And He took His two favourite creations, named Adam and Eve, and put them into a wonderful garden. There was endless food, total comfort, no shame, no danger, no anger, meaningful work, and perfect love. Greed wasn’t a problem, relationships weren’t a problem, sex wasn’t a problem, disease wasn’t heard of, and best of all, these humans had the glorious privilege of walking and talking with God face to face. It was the best place ever. But it didn’t stay that way.
Chapter 2: The Fall
Adam and Eve, with some help from the devil himself, decided that Eden wasn’t good enough. God had placed them where they would have everything they could ever need but had only one rule: Don’t eat from the tree of the knowledge of good and evil.
In a world of delicious options, there was only one tree from which they weren’t aloud to eat. Can you imagine a world where there is only one bad choice? Everything else on the entire planet was a good choice. There was only one bad one.
Many have asked why God would put that tree there at all. The answer is simply this: without it, there would have been no choice. In order for His creation to have free will and the ability to love, there must be the option of choice. There must be a way to choose not to love, not to obey, not to believe God’s Word. If there is to be free will, rejection must be an option. There must be another choice.
And Adam and Eve made the other choice. They chose not to trust their Creator. They chose to believe God was holding out on them. They chose to take that which they were not allowed to have, and which they had been warned would do them harm. That choice is called sin and it changed the whole of creation.
Chapter 3: Cast Out From Eden
The moment Adam and Eve decided to eat of the Tree of the Knowledge of Good and Evil, everything changed. It was at that moment when sin entered the world. God had warned them that everything would change, but they did it anyway. He warned them of the consequence of death coming through sin, but they didn’t want only the knowledge of life, they wanted the knowledge of death too. They knew that once they ate it, they would have a special knowledge which they didn’t have before – something God didn’t want for them, which would hurt them… and they ate anyway. Before that moment they only knew “good”… but after they fell to temptation, they would know “good and evil”.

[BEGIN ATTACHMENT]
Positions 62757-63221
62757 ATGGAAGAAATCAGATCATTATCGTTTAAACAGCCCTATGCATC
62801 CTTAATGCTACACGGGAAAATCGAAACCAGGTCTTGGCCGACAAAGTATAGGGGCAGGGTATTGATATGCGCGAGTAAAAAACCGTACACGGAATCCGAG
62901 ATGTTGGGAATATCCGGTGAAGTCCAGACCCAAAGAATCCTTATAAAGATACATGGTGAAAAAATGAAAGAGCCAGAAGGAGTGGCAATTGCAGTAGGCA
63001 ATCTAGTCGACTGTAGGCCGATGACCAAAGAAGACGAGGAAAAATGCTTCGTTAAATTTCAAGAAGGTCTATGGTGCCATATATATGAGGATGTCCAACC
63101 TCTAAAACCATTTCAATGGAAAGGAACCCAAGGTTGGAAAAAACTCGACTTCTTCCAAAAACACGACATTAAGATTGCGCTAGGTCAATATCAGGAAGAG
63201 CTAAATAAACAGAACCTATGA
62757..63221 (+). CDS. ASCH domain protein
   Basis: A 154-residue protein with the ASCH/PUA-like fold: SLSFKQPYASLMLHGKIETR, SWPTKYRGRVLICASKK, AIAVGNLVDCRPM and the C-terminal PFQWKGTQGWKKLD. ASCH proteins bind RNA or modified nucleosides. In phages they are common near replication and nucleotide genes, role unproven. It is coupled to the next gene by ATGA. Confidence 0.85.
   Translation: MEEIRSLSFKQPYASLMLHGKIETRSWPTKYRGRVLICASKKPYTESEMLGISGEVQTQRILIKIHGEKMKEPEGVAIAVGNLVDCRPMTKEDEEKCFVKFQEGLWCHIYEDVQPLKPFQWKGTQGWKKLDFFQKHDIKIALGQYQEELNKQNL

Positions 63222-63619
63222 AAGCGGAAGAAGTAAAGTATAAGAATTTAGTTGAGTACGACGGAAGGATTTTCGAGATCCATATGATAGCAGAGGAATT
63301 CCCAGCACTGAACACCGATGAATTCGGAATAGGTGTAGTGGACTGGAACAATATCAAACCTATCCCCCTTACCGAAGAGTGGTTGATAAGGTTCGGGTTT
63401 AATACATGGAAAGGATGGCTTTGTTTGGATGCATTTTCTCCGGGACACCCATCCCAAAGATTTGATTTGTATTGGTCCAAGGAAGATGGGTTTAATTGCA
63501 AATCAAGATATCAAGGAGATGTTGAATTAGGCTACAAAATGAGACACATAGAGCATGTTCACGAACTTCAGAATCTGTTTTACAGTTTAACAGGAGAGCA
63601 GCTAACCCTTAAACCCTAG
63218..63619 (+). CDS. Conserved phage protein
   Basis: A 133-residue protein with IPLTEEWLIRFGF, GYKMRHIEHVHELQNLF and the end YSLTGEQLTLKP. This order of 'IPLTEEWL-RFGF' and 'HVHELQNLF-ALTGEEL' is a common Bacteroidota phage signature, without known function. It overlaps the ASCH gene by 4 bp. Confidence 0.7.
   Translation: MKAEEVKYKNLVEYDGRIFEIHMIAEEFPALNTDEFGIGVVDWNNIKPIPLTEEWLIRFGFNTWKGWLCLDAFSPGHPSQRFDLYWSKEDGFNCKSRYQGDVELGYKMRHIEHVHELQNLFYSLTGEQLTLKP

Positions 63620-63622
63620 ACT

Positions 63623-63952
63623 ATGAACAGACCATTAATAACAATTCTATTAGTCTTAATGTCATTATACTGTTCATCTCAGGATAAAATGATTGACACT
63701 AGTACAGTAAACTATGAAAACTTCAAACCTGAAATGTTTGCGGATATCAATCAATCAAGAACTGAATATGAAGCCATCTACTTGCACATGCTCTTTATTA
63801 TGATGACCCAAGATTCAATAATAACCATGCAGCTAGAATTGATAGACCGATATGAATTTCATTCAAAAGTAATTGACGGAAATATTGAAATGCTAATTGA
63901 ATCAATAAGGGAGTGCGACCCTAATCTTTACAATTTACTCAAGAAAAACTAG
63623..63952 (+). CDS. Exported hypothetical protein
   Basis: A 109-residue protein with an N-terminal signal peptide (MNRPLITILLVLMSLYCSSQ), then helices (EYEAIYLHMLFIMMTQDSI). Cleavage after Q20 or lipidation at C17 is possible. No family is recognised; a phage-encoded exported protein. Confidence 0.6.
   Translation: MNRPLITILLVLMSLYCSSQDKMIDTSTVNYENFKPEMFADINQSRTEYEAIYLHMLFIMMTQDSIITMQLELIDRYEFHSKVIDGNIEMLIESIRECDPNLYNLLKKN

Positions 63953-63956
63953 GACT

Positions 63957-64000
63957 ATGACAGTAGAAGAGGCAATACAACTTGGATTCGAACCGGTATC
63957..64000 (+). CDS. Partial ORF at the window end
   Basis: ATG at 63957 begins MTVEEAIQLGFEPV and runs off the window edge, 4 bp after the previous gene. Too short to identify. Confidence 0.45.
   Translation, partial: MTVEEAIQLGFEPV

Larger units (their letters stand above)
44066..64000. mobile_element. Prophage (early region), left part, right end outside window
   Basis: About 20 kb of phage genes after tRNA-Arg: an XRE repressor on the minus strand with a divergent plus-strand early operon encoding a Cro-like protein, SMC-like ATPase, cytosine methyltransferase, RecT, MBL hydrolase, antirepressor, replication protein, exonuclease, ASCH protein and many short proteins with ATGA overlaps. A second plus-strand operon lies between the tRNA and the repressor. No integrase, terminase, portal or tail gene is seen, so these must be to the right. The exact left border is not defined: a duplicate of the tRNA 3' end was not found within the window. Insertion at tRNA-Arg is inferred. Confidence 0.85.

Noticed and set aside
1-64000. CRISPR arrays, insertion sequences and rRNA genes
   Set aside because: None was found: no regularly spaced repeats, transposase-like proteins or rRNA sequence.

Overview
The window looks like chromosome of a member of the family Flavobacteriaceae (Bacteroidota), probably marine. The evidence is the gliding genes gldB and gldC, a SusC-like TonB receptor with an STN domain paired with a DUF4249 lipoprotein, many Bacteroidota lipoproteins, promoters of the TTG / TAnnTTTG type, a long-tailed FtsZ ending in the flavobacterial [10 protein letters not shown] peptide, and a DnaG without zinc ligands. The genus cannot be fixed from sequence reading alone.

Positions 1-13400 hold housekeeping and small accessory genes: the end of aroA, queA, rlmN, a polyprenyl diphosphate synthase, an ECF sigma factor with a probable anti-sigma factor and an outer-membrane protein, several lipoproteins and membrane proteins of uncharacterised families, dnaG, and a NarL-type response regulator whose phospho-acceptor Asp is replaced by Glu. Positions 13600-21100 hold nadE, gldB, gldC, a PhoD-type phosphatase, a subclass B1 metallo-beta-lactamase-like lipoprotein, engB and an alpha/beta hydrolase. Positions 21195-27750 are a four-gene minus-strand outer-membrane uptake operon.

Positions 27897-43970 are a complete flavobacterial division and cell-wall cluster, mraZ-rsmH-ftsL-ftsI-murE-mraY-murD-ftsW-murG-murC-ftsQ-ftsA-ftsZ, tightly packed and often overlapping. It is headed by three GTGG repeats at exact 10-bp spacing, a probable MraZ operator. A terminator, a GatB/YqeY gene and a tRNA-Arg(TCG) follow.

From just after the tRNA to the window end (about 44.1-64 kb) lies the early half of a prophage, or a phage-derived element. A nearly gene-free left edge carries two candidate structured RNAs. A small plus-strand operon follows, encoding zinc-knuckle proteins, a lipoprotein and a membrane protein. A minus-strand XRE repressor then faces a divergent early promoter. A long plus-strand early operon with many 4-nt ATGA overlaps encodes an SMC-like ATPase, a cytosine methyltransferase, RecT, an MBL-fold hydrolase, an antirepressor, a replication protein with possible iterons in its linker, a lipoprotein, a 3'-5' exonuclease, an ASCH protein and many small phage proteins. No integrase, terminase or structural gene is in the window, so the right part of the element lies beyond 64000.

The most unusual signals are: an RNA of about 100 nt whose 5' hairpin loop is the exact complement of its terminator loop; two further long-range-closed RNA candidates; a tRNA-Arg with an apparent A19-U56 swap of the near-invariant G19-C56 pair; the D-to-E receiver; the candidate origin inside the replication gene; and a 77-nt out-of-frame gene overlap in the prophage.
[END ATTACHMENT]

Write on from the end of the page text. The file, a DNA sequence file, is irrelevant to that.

And since God is good, perfect and holy, and He can’t be around evil – He has no part with evil or evil-doers. Their action made it so that He could no longer communicate face to face with His beloved people anymore. Things had changed.
The sin not only affected them but the rest of the world as well. They were the pinnacle and the stewards of creation, and now that they had sinned, all of creation was marred – it’s like their sin bled inky blackness from them onto everything else in the universe.
Soon after the Fall we read of shame, anger, distrust, fear, blame… weeds, toil, pain, frustration… everything changes because of sin. God’s wrath and justice are at work, but in an act of divine grace, they were cast out of Eden so they would not eat of the Tree of Life as well and be trapped forever in their sinful state.
And, as God had promised, Adam and Eve knew death. You see, death was something that wasn’t a part of God’s perfect design. But every choice has a consequence, and the consequence of disobedience is the need for just judgement. All humanity believes in some form of justice – it’s a carryover from being made in His image. A good parent, a good society, a good God, punishes wrong. The punishment for sin is death.
All bad news, right? Well, even though it was all bad news, there was one glimmer of hope in the whole midst – the promise of salvation to come. Even in the midst of judgement, God shares the good news of the gospel of Jesus Christ, promises Eve that there will one day, Someone born of women will finally do something to reverse all of their mess. That, one day, someone would come as an enemy of the serpent, who though He would be struck, would crush Satan’s head (Genesis 3:15). Though it would be bleak for a while, and the consequences were dire, there was still hope for humanity.
Chapter 4: Noah
Now even though humanity had fallen and was now outside the Garden of Eden, it didn’t stop them from “going forth and multiplying”. Adam and Eve were having children, and their children were having children, and the world was being populated. The Bible says that Adam lived 930 years and someone can have a lot of kids in that amount of time!
Not only were people multiplying, but their sin was multiplying too. People were actually getting worse. The bible says that by the time of Noah things were really grim. It says in Genesis 6:5 that “The Lord saw that the wickedness of man was great in the earth, and that every intention of the thoughts of his heart was only evil continually.”
Eight generations had gone by, and there were lots of people on the earth, and they were inventing new ways to be evil, corrupt to the core, disregarding their Creator completely.